2013: Platinum demand by sector: auto industry 46%, jewelry 31%. car production up +82.8 million in 2013. 10% drop in supply in 2013 directly attributable to largest producer in South Africa experiencing disruption. 5.84m ounces mined vs global demand of 8.07m ounces. including scrap and recycled materials, demand will outweigh supply by 400 thousand ounces this year. platinum usage growing in fuel cells and pharmaceutical industry. residential fuel cells in Japan alone will increase to 5.3 million in 2020 versus only ten thousand in 2012-2013.
Russian company Norilsk is the world's largest producer of platinum- 2.661 million ounces in fiscal 2013 down 2.6% from the previous year; followed by Anglo American Platinum (1.556m ounces steady with 2012) and Lonmin (709,000 ounces up 21.7th), both Anglo-South African companies. The largest pureplay palladium company is Toronto-based North American Palladium (135,158 ounces in 2013, down 28.822th oz). A fragile European auto market in 2013 is making China a more important customer- Chinese demand continues to grow.
Palladium is a widely used durable and versatile metal. Though useful in plating jewelry, clothes fasteners and engine systems (aircraft and automotive) most of the demand comes from industries that require catalysts (in catalytic converters it's useful due to its light weight, high boiling point, is an oxidizing agent) and versatile metals used in plating conductive materials; In electronics, palladium is preferred over nickel and platinum (plating the electrodes of capacitors is either alone or palladium in conjunction with silver); For plating electrodes, the only alternative to palladium is nickel but nickel has its limitations, it can only be used in less demanding applications. In automobile circuits, palladium holds silver plated conductive tracks in place. (platinum today: Electric Components)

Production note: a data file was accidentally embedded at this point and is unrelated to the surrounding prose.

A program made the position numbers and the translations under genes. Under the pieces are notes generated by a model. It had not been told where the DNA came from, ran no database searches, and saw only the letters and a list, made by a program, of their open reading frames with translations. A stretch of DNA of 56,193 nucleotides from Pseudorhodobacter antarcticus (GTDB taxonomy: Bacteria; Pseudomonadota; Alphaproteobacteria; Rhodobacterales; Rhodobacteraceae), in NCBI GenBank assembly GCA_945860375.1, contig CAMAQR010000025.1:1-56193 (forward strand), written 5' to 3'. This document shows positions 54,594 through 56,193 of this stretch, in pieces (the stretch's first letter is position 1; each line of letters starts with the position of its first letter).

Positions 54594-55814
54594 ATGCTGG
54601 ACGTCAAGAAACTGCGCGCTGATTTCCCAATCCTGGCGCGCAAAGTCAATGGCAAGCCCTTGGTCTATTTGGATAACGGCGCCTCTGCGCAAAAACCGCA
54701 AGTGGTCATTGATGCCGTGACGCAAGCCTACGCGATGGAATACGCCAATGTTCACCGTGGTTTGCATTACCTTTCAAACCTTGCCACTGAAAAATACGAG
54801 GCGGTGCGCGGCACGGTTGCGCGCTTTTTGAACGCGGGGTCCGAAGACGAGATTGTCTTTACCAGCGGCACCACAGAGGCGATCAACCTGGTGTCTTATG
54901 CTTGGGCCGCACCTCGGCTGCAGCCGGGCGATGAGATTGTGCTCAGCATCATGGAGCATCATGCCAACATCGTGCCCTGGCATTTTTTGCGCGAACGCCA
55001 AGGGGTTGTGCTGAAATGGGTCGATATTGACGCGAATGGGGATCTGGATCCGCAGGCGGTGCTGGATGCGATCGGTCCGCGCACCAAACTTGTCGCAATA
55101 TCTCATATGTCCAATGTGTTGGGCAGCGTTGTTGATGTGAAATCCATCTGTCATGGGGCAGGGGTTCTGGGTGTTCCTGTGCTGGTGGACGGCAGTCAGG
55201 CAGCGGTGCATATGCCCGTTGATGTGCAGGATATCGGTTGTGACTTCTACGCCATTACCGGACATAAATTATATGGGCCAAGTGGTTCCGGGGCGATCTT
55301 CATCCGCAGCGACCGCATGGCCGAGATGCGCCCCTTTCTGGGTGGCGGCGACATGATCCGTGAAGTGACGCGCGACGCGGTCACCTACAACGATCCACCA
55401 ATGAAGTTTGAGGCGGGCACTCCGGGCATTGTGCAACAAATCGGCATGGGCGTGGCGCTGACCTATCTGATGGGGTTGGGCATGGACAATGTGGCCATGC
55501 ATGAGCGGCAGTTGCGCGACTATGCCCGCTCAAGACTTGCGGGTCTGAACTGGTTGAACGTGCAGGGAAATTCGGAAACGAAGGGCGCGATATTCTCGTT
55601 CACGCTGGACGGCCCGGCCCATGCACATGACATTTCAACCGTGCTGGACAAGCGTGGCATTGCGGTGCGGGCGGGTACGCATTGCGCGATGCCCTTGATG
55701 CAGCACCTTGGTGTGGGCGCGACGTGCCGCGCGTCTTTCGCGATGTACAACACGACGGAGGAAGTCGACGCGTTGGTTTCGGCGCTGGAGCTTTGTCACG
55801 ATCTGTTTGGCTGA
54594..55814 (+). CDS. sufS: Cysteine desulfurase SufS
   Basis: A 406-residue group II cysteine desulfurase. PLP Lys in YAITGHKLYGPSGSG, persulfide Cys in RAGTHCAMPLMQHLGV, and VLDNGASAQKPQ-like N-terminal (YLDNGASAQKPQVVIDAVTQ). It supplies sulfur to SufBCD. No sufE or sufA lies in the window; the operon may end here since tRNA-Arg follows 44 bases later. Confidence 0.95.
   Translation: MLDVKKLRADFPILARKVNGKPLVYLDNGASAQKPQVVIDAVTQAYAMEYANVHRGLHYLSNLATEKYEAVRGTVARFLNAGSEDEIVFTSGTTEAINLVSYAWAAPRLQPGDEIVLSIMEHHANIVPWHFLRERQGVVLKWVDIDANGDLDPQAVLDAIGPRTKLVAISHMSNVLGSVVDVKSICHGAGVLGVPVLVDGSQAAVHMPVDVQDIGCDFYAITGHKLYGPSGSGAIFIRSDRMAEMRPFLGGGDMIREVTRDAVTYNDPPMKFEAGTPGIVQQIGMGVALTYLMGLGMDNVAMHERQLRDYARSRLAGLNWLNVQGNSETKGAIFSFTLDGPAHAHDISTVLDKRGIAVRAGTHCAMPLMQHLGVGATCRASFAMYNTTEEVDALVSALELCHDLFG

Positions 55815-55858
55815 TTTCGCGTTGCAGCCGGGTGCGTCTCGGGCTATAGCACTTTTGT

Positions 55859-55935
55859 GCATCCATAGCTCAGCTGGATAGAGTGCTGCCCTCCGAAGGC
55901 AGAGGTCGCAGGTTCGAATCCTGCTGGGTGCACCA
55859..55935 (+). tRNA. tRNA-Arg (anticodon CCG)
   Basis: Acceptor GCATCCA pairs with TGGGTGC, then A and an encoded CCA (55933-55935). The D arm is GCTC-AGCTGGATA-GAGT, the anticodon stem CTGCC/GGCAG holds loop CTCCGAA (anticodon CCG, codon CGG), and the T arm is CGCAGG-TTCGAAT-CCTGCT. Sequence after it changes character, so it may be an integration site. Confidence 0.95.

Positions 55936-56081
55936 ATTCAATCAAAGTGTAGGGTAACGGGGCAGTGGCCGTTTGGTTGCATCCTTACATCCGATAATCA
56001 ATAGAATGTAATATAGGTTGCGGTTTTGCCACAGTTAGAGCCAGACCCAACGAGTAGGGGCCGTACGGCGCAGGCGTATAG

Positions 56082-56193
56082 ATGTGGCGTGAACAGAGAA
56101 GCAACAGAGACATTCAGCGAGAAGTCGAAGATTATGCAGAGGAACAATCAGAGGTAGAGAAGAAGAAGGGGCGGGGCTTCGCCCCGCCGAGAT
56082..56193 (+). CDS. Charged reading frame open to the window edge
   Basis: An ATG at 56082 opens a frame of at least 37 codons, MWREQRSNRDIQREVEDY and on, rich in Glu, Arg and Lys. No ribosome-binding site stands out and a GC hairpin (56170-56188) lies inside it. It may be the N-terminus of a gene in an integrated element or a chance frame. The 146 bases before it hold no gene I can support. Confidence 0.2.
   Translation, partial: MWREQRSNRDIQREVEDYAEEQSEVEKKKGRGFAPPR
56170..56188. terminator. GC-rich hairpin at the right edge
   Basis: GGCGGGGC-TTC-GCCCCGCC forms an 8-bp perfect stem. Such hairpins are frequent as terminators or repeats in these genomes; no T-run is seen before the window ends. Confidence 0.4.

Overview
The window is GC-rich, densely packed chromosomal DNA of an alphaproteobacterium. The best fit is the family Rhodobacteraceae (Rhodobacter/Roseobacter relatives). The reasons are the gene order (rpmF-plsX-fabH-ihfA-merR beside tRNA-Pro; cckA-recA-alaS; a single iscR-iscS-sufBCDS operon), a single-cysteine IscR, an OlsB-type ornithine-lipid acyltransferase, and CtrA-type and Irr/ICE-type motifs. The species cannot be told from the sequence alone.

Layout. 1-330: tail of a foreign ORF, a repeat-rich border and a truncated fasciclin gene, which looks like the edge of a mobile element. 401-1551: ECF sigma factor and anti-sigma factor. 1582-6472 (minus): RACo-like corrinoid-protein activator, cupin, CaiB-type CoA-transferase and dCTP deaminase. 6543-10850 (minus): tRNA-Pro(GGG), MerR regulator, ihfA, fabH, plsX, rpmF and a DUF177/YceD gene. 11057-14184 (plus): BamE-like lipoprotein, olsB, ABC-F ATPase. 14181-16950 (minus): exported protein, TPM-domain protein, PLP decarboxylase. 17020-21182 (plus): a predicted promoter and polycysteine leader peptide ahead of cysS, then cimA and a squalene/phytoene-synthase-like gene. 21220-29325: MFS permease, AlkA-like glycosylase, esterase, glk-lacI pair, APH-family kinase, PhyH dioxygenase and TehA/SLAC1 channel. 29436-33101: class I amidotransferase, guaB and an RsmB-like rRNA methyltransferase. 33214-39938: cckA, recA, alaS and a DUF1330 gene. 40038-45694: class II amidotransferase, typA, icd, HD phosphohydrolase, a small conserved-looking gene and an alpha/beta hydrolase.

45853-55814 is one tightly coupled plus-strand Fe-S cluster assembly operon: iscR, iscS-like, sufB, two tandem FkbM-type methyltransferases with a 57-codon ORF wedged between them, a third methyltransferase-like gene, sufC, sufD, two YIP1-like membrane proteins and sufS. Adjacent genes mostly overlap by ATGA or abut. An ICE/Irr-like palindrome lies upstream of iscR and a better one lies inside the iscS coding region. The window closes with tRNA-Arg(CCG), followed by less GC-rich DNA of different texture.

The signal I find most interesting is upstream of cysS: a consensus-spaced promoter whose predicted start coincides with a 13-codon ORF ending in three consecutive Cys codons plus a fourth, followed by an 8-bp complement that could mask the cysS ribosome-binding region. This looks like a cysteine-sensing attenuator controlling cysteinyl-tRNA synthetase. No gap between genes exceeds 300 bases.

Palladium accounts for 90-95 % of precious metals used in catalytic converters (95% for gasoline/20% in diesel powered vehicles) and even more noteworthy, palladium's share of diesel catalysts rose from 7% in 2007 to 20% in 2009. Each catalytic converter uses 4 grams of palladium and platinum. Palladium shares many characteristics with platinum, not surprising given that palladium is one of only six transition metallic elements comprising the Platinum Group of the periodic table (the other four being rhodium, ruthenium, osmium and iridium). Among their similarities: all are great catalysts, are hard metals making them resistant to scratches. They also have high boiling points and are noted for their electrical properties. As for platinum, its share of diesel catalysts fell to 80% compared to 86% in 2008 owing to the increased popularity of palladium. Between June 2010 and June 2011 3.1m oz of platinum was used by automakers (compare that to 5.4M ounces for palladium) however jewelry demand for platinum waned (15% less, bringing it down to 2.4M ounces; palladium jewelry demand fell 20% to 0.6M ounces), that's in contrast to late 2008/2009 when lower prices boosted demand by jewelry 70% with growth recorded in China. (Northram Platinum Ltd July 2011 Annual Report. Angloplatinum 2009 Report)
With regards to rhodium, South Africa produces 60% of the extremely reflective/corrosion resistant platinum group metal, just ahead of Russia. In 2009 the spot price of rhodium dropped like a rock, it averaged only $1,509/oz that year after averaging $5,174/oz the year before. In 2009 gold was the only metal with an iso currency code to avoid a price decline (averaged price). One of rhodiums key uses is in the production of nitric acid (nitric acid is one of the compounds usedby jewelers to verify whether or not something is real gold).